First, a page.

March 14, 2015

Good-bye Texas, Hello New Mexico and Arizona

After more than two months in Texas, we finally left the Lone Star State on February 17, 2015.  We had planned to visit Guadalupe Mountains National Park after our stop in Van Horn, but the weather was not cooperating, so we decided to save the park for another time.  The interstate was the only reasonable way to travel, so we braved the traffic, including the craziness that is El Paso.  Luckily, I had read about a more agreeable loop around the city, which turned out to be a very smart detour. 

Texas Was Great, But It Was Nice to Cross into New Mexico

Our destination for the night was Las Cruces.  Tim was happy to be back in New Mexico and to have easy access to green chilies, one of his favorite foods.  Getting his chili fix was a top priority.

We had a mission while in Las Cruces.  For longer than I care to admit, our electric sofa had been making a grinding noise while being lowered to its position as a bed.  For those who are not familiar with our RV, we have a sofa at the rear of the RV that converts to a king-size bed.  When the sofa/bed would not revert to the sofa position, we knew that we finally had to deal with it.

Luckily, we found a mobile RV technician in Las Cruces who was able to fit us into his schedule.  We were envisioning having to replace the motor and/or gear box and were preparing ourselves for a costly and time-consuming repair.  Larry from Larry’s RV and Marine Service arrived right on time the next morning and determined that it was an easy fix.  Who would have guessed that a bit of grease would solve the problem.  Wow!  That was a huge relief.  Larry was so professional and so good at figuring things out.  We would highly recommend him.

We took advantage of our stop in a large city to visit Walgreen’s and Walmart.  It had been more than a month since we had been to one of the “big” stores, and there were a few things that we needed.  Errands complete, we were ready for an adventure. 

We left Las Cruces and drove into the mountains toward Silver City, New Mexico.  It was nice to get off the interstate and onto a more peaceful state highway.  We had picked Silver City because it was supposed to be an interesting small town and a good base to visit Gila Cliff Dwellings National Monument.  It turned out to be a great choice.

We checked into Rose Valley RV Ranch, a great campground with a Western theme.  The campground’s location in Silver City was perfect, and we were amazed that a private campground had so much character, as well as so much space and privacy between sites.  Although we would have enjoyed hanging around the campground, we had other plans.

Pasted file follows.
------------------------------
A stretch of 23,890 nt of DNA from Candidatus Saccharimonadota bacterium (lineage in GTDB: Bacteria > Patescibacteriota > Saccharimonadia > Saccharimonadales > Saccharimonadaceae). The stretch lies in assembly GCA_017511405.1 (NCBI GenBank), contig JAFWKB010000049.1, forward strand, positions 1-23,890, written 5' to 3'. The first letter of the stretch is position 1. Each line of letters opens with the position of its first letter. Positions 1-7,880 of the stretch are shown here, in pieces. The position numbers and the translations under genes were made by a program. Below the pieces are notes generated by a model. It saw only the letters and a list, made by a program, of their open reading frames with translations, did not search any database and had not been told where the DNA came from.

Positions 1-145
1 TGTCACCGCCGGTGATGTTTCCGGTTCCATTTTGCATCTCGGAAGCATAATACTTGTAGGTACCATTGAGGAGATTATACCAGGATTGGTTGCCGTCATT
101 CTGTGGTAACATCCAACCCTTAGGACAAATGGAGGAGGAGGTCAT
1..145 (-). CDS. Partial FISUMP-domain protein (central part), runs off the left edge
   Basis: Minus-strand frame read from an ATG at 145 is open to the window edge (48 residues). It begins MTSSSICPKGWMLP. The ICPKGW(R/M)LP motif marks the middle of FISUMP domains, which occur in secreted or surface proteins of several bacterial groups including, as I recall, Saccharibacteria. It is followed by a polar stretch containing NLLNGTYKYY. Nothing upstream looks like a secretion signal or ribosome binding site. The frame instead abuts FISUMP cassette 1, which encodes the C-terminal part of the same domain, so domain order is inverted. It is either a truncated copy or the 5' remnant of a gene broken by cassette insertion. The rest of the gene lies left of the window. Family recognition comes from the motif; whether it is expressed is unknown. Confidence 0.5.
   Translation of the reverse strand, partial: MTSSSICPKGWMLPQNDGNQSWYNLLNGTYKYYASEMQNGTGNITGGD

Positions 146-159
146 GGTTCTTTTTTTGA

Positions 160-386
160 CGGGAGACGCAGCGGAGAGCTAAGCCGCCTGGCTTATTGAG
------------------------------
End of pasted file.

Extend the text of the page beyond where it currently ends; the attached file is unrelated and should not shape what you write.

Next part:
We drove to Gila Cliff Dwellings the next day on the Trail of the Mountain Spirits National Scenic Byway.  This winding, mountain road passes through the Gila National Forest and offers wonderful views of the surrounding wilderness.  The Gila National Forest actually includes the first designated wilderness area set aside by Congress in 1924.

Winding Our Way through the Gila National Forest

Panoramic Views from the Trail of the Mountain Spirits Scenic Byway

Crossing the Gila River

The road ends at Gila Cliff Dwellings National Monument, a park that provides a glimpse into the homes and lives of the ancient Puebloan people who lived in the Mogollon area more than 700 years ago.  These people built a village within five of the natural caves of Cliff Dweller Canyon, and these cliff dwellings can be visited today.

As we hiked up the path to the cliff houses, we caught our first sight of the natural caves, which are located high above the canyon bottom.  Tim and I were fortunate to join a tour led by a wonderful volunteer, who helped us think like an archeologist (Tim didn’t let on that he is an archeologist!).  Why did the ancestral people come to this area, and why did they construct their dwellings in the caves?  Why did they leave after only a few decades?  There are many theories, and it was thought-provoking to ponder the possibilities.  Walking among the ruins and contemplating the culture that flourished there was so inspirational.

Our First Sighting of the Caves in Cliff  Dweller Canyon

What a Location for a Home
Cliff Dwellings Were Built into the Caves

How Amazing It Was to Walk in the Footsteps of the Ancestral People 

We also spent some time at the visitor center where we met the park’s superintendent.  We were amazed to find out that Gila has only two paid staff.  That’s nuts!  How can a park function that way?  One answer is with volunteers.  It seems as if volunteers virtually run the place, and they seem to be a very dedicated bunch of folks.  We were impressed.

The next day we left Silver City and headed back to the interstate on our way to Arizona.  What a dramatic view as we drove down from the higher elevation of Silver City and encountered the wide expanse of desert before us.  You may be wondering why we were moving at such a rapid pace, when our stated preference has been to spend up to a week at each destination.  The answer is an easy one.  We had registered in January to attend an event in Phoenix and had only a short time frame to get there. We had not figured on working at Fort Davis for two weeks when we originally planned our timetable and route.

Good-bye New Mexico, Hello Arizona

Tim and I stopped for the evening in Willcox, Arizona.  Although our campground was bare-bones, its saving grace was pie.  Yes, pie.  The owner bakes pies, and we placed our order for rhubarb, one of my favorites.  We also found Girl Scouts in town selling cookies, only the second cookie opportunity we had found this season.  We were certainly fixed for sweets.

There's Always Room for Pie

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